You’re going to get a lot of these year-in-review posts over the next two weeks until the Snooki-filled ball drops, closing out 2010. Since influencers are what makes the greentech industry world go round, we thought we’d bring you the 10 individuals we think had the biggest effect on the greentech sector this year. Some are obvious, and some may be surprising, but here’s who we thought changed the landscape for better or for worse:
1. DOE Secretary Steven Chu. An obvious one, but Department of Energy Secretary Steven Chu had arguably the biggest influence on the greentech sector in 2010. The DOE has funneled billions from the stimulus package into greentech sectors across the smart grid, green cars, energy efficiency, carbon capture and sequestration, and clean power. As a scientist he “gets” the issues, and also is on the cutting edge calling for open research and collaboration. I’m clearly a fan.
2. Bloom Energy CEO KR Sridhar. While it’s not entirely clear how successful the oh-so-buzzy fuel cell company Bloom Energy will be in the long run, it’s clear that in 2010 Bloom Energy ruled the mainstream green tech news. Heck, the company’s launch dominated our top 10 most read stories of 2010. The combo of the eight years of stealth mode, the Kleiner Perkins backing, the Colin Powell connection, the 60 Minutes launch and the high-profile first customers blew the rest of the green tech industry’s PR attempts out of the water. To me, that says the greentech industry is still very small, and is craving a success story.
3. Tesla CEO Elon Musk. Another easy choice. Tesla CEO Elon Musk helped the Silicon Valley electric car startup climb a mountain in 2010. The company had one of the only successful greentech IPOs out there; it scored a key OEM deal with Toyota; it bought the NUMMI plant for cheap, and its stock keeps climbing (above $30 today). Now about those two more years ’til the Model S comes out…
4. Kleiner Perkins Caufield, Byers Partner John Doerr. While Kleiner seems to be pulling back a bit from its greentech ambitions, the Valley’s most well-known venture firm shaped the greentech investing landscape of 2010. In particular, Doerr commonly spoke throughout the year about the massive market size of greentech and the importance of federal energy R&D. If the firm does pull back significantly from greentech, it will also have wide influence on the rest of its greentech VC peers.
5. Philanthropist Bill Gates. For the first time, the Microsoft founder and billionaire philanthropist took an interest in energy and green tech in 2010. Gates’ coming out party to greentech was his TED speech in February 2010, and since that time, he’s unveiled investments in startups like nuclear firm TerraPower and efficient engine tech EcoMotors. He’s also put money in Vinod Khosla’s fund. The technologist brings a new perspective to the industry, pointing out Moore’s Law doesn’t apply to batteries and the pace of innovation in the sector has been very slow.
6. Nissan CEO Carlos Ghosn. Ghosn has been one of the most outspoken and aggressive auto CEOs when it comes to electric cars. He sees “a big future” for the company’s upcoming electric car, the LEAF sedan, and has also partnered with Silicon Valley EV infrastructure company Better Place. Ghosn said this summer that Nissan was in “crisis mode” and the company’s future looks to be resting on EVs.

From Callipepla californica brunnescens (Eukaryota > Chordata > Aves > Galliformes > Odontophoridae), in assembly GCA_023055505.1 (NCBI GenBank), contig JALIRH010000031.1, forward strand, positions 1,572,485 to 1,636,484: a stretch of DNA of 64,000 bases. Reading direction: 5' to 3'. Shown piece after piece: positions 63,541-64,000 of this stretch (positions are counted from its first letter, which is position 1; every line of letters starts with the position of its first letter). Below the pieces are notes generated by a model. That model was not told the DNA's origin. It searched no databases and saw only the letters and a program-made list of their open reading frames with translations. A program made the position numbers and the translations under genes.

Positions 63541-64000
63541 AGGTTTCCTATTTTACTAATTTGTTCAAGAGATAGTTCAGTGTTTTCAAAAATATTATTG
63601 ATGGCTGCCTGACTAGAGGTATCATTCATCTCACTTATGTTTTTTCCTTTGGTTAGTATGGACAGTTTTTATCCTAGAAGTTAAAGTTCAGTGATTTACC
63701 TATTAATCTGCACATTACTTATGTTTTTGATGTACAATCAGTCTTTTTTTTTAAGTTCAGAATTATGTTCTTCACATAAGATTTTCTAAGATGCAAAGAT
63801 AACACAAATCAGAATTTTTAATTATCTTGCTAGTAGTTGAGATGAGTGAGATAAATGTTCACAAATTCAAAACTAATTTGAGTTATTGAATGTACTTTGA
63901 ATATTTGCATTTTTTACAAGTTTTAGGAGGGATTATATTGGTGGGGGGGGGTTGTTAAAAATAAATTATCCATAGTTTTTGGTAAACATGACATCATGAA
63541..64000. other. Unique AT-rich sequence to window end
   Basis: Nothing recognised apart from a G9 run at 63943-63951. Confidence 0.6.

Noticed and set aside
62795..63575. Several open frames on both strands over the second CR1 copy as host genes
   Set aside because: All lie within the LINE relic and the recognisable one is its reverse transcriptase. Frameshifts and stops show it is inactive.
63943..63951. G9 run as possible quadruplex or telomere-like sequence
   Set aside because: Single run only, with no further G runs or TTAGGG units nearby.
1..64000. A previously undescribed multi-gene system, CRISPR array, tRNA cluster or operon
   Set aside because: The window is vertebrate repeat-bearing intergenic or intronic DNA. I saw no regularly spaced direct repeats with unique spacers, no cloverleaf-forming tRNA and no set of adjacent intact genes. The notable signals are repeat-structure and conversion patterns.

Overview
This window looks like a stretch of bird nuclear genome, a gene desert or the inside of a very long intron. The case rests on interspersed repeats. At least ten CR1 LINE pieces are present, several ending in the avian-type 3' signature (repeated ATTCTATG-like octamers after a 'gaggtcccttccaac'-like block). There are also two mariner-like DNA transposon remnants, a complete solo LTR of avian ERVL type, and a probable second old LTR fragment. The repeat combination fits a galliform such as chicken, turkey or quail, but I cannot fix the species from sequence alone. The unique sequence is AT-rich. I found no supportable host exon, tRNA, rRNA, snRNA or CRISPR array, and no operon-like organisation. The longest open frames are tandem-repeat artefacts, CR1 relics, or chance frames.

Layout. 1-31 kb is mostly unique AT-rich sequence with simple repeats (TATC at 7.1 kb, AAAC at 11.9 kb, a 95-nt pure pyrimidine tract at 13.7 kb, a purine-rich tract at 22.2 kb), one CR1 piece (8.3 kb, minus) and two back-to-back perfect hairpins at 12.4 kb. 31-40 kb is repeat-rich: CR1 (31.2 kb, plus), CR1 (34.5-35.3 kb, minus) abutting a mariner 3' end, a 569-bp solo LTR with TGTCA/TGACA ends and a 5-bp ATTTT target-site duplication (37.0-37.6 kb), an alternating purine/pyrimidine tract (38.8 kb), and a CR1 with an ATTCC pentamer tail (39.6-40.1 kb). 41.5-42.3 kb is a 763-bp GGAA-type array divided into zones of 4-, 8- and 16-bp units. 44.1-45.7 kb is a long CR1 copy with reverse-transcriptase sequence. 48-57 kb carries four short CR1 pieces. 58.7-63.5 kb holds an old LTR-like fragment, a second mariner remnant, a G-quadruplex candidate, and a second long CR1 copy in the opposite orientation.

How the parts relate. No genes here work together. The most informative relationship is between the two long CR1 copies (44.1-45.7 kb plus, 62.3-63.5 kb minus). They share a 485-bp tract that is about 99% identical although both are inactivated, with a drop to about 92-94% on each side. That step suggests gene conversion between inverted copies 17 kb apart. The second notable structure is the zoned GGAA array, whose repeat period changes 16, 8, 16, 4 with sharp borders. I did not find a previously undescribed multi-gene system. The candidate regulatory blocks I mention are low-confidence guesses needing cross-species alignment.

7. DOE’s Loan Chief Jonathan Silver. Just about one year into his role heading up the Department of Energy’s loan program office, former venture capitalist Jonathan Silver believes the agency has come a long way from its first few years of neglect and delays. He told us in a recent interview that the loan program functions “as well as, and possibly better” than private counterparts, when you consider the scale and complexity of the projects it’s meant to support. Not that there haven’t been hiccups and hurdles in the process.
8. GE’s CEO Jeff Immelt. GE has made one of the biggest bets on clean power and energy efficiency products with its Ecomagination line. Whether it’s wind turbines, smart meters, energy efficiency technology, power grid batteries, or its new electric car charger, GE has its fingers across the greentech sector. The company even got creative this year with its launch of a smart grid fund, where companies can compete for funding from GE and a group of venture capitalists.
9. NRG Energy CEO David Crane. The CEO of power company NRG Energy, David Crane, led the company to make massive investments in solar projects, including its most recent plan to spend up to $450 million in equity over four years on a 250-megawatt project being developed by SunPower. NRG Energy is also building what it says is the first privately funded electric vehicle infrastructure project. Crane was also a regular on the greentech speaking circuit in 2010.
10. Executive Secretary for the UNFCCC Christiana Figueres. After a disastrous U.N. climate meeting in Copenhagen in 2009, the Cancun negotiations in 2010 were able to complete one task: They saved face for the UNFCCC process. That’s actually a pretty big deal. Thanks can go in part to Christiana Figueres, who held the negotiations together and rallied the troops. Now we’ll see if she can push for an actual agreement from countries before the Kyoto Protocol expires in 2012. While the greentech industry tends to feel disconnected from this process, the agreement (or lack there of) that will come out of these negotiations will be fundamental to greentech business.
To read more on greentech policy check out GigaOM Pro (subscription required):
- Predictions for the Greentech Marketplace in 2011
- Smart Algorithms: The Future of the Energy Industry
- Report: Cleantech’s Third Quarter Growing Pains
Image courtesy of mickeysucks.